A copy of the monumental bronze statue of Nikola Tesla originally made by acclaimed Croatian sculptor Frano Krsinic was installed in the Croatian town of Gospic on Tuesday.
Culture Minister, Nina Obuljen-Korzinek, said at the unveiling that this is “yet another opportunity to express respect for the great Croatian and American inventor of Serb descent.” The 3.1-meter statue was installed in a town square several kilometers away from Tesla’s birthplace of Smiljan just outside Gospic, which today houses the Nikola Tesla Memorial Center.
The sculpture unveiled on Tuesday was erected to replace an identical statue which had been put up in 1981 and blown up in February 1992. Identical copies of the statue also stand at the site of the first hydro-electric power plant in the world at Niagara Falls State Park (gifted to the US in 1976) and in front of the University of Belgrade’s School of Electrical Engineering (erected in 1963). The new copy in Gospic was made from a cast taken from the Belgrade statue.
Tesla was born in an ethnic Serb family near Gospic in 1856, at a time when Croatia was part of Austria-Hungary. He went to school in Karlovac, and later studied and worked in Graz, Maribor, Prague, Budapest, and Paris, before moving to the United States in the 1880s, where he made a name for himself as an eccentric inventor who made seminal discoveries in the field of physics and electricity.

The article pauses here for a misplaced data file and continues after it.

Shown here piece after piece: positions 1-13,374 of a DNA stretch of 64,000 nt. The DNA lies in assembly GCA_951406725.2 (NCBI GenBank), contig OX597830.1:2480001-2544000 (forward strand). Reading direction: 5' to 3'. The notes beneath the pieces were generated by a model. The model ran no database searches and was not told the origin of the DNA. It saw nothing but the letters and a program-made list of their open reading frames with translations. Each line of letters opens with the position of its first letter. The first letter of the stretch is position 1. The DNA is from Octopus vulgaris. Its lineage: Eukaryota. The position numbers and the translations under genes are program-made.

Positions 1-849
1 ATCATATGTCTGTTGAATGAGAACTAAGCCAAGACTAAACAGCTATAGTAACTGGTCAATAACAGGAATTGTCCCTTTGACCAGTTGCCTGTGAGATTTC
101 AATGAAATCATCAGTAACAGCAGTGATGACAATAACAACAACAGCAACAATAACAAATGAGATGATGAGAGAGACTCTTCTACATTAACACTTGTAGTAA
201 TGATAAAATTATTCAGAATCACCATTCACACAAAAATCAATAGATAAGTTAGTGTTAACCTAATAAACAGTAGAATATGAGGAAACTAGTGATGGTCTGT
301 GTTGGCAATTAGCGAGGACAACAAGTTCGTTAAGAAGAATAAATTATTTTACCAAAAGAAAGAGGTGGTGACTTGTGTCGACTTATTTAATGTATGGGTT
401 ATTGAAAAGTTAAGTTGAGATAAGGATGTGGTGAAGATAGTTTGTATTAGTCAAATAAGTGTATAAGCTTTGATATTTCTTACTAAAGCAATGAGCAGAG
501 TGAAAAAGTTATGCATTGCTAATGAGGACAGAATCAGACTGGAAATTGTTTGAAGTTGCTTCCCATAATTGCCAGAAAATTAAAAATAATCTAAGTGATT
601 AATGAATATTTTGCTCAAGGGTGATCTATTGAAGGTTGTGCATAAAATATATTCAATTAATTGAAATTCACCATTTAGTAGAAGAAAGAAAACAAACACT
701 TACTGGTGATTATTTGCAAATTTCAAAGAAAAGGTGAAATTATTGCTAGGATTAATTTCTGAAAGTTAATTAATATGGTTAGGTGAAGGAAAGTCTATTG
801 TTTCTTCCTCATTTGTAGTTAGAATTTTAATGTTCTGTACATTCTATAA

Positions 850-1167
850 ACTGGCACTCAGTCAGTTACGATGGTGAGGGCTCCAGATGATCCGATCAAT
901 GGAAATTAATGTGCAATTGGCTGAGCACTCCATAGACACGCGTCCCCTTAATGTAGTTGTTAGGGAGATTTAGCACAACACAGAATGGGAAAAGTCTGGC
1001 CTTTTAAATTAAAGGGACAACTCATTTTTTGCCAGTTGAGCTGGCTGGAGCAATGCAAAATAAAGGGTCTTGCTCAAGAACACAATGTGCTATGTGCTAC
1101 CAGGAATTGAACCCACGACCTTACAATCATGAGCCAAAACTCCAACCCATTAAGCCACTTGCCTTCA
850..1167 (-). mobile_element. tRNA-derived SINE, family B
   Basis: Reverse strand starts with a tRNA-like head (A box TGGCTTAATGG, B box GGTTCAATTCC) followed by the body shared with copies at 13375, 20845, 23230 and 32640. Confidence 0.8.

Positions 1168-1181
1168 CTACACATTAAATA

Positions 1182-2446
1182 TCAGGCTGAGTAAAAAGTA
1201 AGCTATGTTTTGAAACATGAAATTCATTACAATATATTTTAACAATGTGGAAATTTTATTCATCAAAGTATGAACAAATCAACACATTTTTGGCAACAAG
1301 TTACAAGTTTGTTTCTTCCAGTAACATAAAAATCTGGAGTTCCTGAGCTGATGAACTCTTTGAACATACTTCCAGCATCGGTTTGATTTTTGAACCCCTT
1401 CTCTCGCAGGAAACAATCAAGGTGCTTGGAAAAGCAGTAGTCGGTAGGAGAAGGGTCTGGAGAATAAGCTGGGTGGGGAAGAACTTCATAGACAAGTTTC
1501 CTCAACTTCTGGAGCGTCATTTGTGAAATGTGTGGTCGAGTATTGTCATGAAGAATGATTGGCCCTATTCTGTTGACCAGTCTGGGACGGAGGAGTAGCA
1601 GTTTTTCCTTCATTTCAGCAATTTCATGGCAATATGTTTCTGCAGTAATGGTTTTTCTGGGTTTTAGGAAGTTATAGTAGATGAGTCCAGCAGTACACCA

At the time of his death in New York in 1943, much of modern-day Croatia was ruled by the fascist Ustasha regime which persecuted ethnic Serbs, especially in Serb-populated areas of central Croatia. In post-war communist Yugoslavia Tesla was celebrated for his legacy of visionary inventions, but during the resurgence of nationalism and the violent breakup of the country in the early 1990s the statue was one of many public monuments which fell victim to vandalism or demolition.
“I believe that Tesla’s life will serve as a reminder to young people that one should always believe in knowledge, in one’s dreams, and always work for the common good,” Obuljen-Korzinek said on Tuesday at the unveiling ceremony.
A memorial center dedicated to Tesla opened in Smiljan in 2006, which includes some of his inventions as well as the rebuilt house of the Tesla family. Before the pandemic, the center would get more than 40,000 visitors a year, and local authorities said they have plans to expand the display and the facility so that it can receive up to to 250,000 visitors per year.